Engagement with motherhood has a complex history in African-American thought, and the intellectual W.E.B. Du Bois, whom Kaphar painted a decade ago, provides just one example. In the seminal 1903 book The Souls of Black Folk, Du Bois included an essay on losing his first-born child as an infant, “Of the Passing of the First-Born.” Through his then-wife, Nina Gomer, whom he calls “the transfigured woman”—transformed by motherhood—he describes how he came to love his child only for his son to die before reaching 2 years old. He sees what it means to be a parent of a Black child in a racist America. “...In the chamber of death writhed the world’s most piteous thing—a childless mother,” Du Bois wrote. In Kaphar’s 2010 portrait, Father and Son, Du Bois sits tall, surrounded by dark boiserie, an open book, an urn. One hand drapes over his crossed legs and the other tightly gropes a canvas bulging out of the painting, the ghost of his babe.

“I’m very cautious about not speaking for Black women,” says Kaphar, who says that for this new series, he consulted writer and poet Claudia Rankine, who also lives in New Haven. The two worked together in 2018 when an interdisciplinary collective she co-founded, the Racial Imaginary Institute, staged an exhibition at The Kitchen in New York City. Rankine visited his studio when Kaphar was at work on the beginnings of From a Tropical Space. “We discussed whether or not this was a continuation of works like Space to Forget, which he did in 2014, of a domestic worker with a child on her back,” says Rankine. “Those paintings really had to do with child care and Black people taking care of white [children].”

His new paintings of women and children leave that theme behind. “These children belong to these women. And that was a kind of revolutionary moment,” Rankine says of Kaphar’s conceptual departure, also citing the mothers of George Floyd, Michael Brown, Trayvon Martin, Breonna Taylor, Sandra Bland. “It was a complete shift in the framework, and you began to see it in the expressions on the women’s faces.... We talked a lot about that, like, What is the dread? What is the loss?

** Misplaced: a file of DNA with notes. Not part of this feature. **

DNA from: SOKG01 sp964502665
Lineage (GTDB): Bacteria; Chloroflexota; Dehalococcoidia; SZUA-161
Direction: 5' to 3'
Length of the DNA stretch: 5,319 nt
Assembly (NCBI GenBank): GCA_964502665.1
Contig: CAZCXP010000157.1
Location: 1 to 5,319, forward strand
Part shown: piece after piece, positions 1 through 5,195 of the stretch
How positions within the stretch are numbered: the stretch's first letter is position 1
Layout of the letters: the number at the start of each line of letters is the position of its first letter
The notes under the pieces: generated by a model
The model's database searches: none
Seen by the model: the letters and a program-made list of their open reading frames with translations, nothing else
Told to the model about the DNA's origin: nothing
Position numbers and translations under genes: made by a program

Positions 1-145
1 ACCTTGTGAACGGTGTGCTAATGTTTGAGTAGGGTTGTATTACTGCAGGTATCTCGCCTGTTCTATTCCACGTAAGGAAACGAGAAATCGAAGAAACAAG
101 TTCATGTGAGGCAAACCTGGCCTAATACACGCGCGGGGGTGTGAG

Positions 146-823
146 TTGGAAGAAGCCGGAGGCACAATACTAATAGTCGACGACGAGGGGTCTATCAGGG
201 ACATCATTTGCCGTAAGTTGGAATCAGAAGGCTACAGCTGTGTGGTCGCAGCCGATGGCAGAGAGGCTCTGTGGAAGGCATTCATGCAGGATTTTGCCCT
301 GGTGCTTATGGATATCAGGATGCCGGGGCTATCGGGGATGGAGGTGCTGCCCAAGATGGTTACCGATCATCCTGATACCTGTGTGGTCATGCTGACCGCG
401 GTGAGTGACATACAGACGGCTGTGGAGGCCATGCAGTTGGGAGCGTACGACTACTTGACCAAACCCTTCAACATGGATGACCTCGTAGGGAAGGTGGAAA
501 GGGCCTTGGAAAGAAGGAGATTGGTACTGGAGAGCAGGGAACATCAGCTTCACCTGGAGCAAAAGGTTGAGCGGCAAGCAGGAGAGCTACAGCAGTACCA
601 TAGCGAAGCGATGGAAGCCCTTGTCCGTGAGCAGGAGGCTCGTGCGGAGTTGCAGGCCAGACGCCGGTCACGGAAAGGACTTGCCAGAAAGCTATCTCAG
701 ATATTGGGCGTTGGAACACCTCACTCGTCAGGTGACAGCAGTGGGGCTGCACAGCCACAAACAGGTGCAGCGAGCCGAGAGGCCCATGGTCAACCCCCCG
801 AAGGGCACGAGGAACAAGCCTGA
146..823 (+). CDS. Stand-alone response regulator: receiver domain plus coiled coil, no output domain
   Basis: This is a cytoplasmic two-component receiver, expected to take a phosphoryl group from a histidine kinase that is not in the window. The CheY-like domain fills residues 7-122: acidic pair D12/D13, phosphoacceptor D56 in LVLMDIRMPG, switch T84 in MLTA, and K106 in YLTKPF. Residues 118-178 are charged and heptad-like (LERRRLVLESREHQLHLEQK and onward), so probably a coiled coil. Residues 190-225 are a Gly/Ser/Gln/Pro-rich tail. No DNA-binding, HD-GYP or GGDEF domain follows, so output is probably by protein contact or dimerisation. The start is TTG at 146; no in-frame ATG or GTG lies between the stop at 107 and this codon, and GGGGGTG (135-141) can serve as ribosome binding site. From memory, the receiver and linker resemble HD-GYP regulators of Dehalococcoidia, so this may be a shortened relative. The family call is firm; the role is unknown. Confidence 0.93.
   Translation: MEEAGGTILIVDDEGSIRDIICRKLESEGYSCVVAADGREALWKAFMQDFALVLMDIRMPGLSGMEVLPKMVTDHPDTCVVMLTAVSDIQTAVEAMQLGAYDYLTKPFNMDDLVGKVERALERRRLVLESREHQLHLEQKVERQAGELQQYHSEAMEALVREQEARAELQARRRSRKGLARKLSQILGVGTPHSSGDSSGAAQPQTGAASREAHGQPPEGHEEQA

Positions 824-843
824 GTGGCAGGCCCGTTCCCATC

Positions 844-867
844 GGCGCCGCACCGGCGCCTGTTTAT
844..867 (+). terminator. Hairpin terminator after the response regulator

“As a Black woman, I felt a connection with [these women] as someone who was in a position to care for something that could be taken away,” she says. “And in an odd way, we’re sort of all the way back at the beginning again with slavery.”

Kaphar is a magisterial handler of narrative, but for all his charismatic style, his paintings are by definition silent. This has driven him to find other avenues. “Titus recognizes that his power in the art world extends beyond showing at a museum,” says Keith, who is now vice president of education and public programs at the Los Angeles County Museum of Art. It’s why he participates in projects such as one conceived of by his frequent collaborator, the poet and legal scholar Reginald Dwayne Betts, to create a bookshelf for the Million Book Project. It’s an initiative funded by the Andrew W. Mellon Foundation that will distribute a library of 500 specially chosen books to 1,000 prisons across the fifty U.S. states and Puerto Rico. It’s also part of why he tackled an even more ambitious, multi-year project, co-founding NXTHVN with artist Jonathan Brand and private-equity investor Jason Price. NXTHVN is a multidisciplinary arts incubator that operates both a fellowship program for emerging artists and curators and a paid apprenticeship program for New Haven high school students, the latter endowed by Gagosian. Kaphar intends to replicate NXTHVN in other cities across the country, such as Detroit and St. Louis.